It’s about the message, stupid. Gov. Scott Walker ran on a platform of cutting taxes, always a popular platform, and on trimming the budget deficit. He did divide and conquer, convincing middle class voters it was a good idea to levy huge increases in benefits contributions on middle class public employees. People voted with their pocketbook and a 52 percent majority felt Walker was better on that score.
In contrast, Burke ran as nice business person who would bring us all together. But her message on pocketbook issues was too vague. There was no reason to think she would bring more tax relief and not enough reason to think she’d bring more jobs.
Because so many Democrats hate Walker, they assumed a recall would win, and assumed a reasonably viable candidate would beat him in 2014. As Burke rightly noted, 80 percent of governors win reelection. No doubt the percentage is higher for governors who delivered tax relief.
“72 percent of whites without college degrees — a rough proxy for what we used to call the white working class — believe that ‘the U.S. economic system generally favors the wealthy.’ …on Nov. 4, these same men and women voted for Republican House candidates 64-34.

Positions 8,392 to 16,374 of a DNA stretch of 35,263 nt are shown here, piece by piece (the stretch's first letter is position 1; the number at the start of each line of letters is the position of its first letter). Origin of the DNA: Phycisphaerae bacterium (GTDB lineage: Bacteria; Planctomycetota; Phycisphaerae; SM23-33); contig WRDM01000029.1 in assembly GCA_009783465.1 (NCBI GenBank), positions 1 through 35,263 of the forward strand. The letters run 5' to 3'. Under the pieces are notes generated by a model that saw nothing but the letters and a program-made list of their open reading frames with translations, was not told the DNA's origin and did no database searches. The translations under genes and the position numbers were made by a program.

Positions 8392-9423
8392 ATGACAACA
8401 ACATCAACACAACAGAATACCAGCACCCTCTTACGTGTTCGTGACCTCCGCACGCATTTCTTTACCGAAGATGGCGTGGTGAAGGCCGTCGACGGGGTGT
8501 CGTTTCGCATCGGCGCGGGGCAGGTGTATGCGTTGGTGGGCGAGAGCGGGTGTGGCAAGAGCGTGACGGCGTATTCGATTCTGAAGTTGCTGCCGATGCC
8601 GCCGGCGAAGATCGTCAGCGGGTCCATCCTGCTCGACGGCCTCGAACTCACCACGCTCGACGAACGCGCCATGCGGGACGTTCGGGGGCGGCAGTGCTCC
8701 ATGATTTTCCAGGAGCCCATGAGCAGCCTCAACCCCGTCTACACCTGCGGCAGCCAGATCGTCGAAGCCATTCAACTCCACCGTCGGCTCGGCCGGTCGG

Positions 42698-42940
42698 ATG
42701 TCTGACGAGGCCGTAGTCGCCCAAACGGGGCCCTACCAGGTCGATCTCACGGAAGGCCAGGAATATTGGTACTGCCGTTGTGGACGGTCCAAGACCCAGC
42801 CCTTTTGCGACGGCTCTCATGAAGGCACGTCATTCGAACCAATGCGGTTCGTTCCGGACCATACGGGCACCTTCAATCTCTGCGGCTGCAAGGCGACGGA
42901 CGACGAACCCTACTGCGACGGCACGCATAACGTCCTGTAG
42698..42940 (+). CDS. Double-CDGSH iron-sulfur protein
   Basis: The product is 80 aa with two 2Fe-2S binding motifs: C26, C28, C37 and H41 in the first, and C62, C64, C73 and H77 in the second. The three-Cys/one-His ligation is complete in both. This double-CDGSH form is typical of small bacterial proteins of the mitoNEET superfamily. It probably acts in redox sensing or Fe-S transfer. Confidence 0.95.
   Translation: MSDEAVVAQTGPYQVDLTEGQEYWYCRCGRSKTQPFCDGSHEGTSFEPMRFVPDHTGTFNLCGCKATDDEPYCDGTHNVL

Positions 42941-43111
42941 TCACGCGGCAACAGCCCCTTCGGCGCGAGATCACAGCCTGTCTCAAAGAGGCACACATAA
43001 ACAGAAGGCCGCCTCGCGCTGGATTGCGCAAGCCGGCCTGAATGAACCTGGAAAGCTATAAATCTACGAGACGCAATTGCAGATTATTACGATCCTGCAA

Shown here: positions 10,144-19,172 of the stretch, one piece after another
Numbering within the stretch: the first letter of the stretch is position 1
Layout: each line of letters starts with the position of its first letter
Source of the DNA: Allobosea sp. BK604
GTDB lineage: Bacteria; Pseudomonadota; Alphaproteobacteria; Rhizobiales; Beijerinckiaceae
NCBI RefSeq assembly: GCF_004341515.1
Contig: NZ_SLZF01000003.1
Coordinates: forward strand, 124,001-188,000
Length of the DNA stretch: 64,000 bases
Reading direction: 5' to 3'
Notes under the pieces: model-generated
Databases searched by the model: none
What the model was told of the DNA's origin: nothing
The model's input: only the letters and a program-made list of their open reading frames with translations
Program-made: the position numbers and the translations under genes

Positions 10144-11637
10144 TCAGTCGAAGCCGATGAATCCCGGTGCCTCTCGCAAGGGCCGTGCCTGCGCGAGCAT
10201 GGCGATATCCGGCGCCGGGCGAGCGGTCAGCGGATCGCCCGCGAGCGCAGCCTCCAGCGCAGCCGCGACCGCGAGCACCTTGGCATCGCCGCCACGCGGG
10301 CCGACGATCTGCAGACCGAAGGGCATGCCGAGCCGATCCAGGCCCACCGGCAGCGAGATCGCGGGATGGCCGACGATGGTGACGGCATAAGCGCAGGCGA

“Similarly, the overwhelmingly white electorates of Alaska, Arkansas, Nebraska and South Dakota voted decisively in referendums to raise the minimum wage while simultaneously voting for Republicans, whose party has adamantly rejected legislation to raise the minimum wage.”
How is possible the party that favors the minimum wage is not seen as being on the side of the working man? That’s a problem for the Democratic Party to figure out. The wealth gap is arguably the central problem facing this nation, and whichever party is seen as being on the side of the middle class will win election. In 2014 it clearly wasn’t the Democrats.
-Another jaw-dropping statistic: Republicans now hold control of both the governorship and legislature in 23 states, while Democrats enjoy unified control in just seven, according to the National Conference of State Legislatures.
-The lowest voter turnout in 72 years undoubtedly hurt the Democrats nationally, but this was not as big a problem in Wisconsin, which had the second highest turnout. A robust 56.9 percent of people in this state voted compared to 36.3 percent nationally and just 28 percent in the somnolent state of Indiana.
-Burke actually got nearly as many total votes as Walker did in 2010, but the state turned out an additional 300,000 votes compared to 2010 and most of those people voted for Walker.
-In counterpart to Wisniewski’s contention that Burke only carried few more counties than Barrett in 2010, liberal blogger Jud Lounsbury writes that she improved the Democratic margin in at least half of the state’s counties. Tate says the Democratic Party is still crunching the numbers to get an exact picture.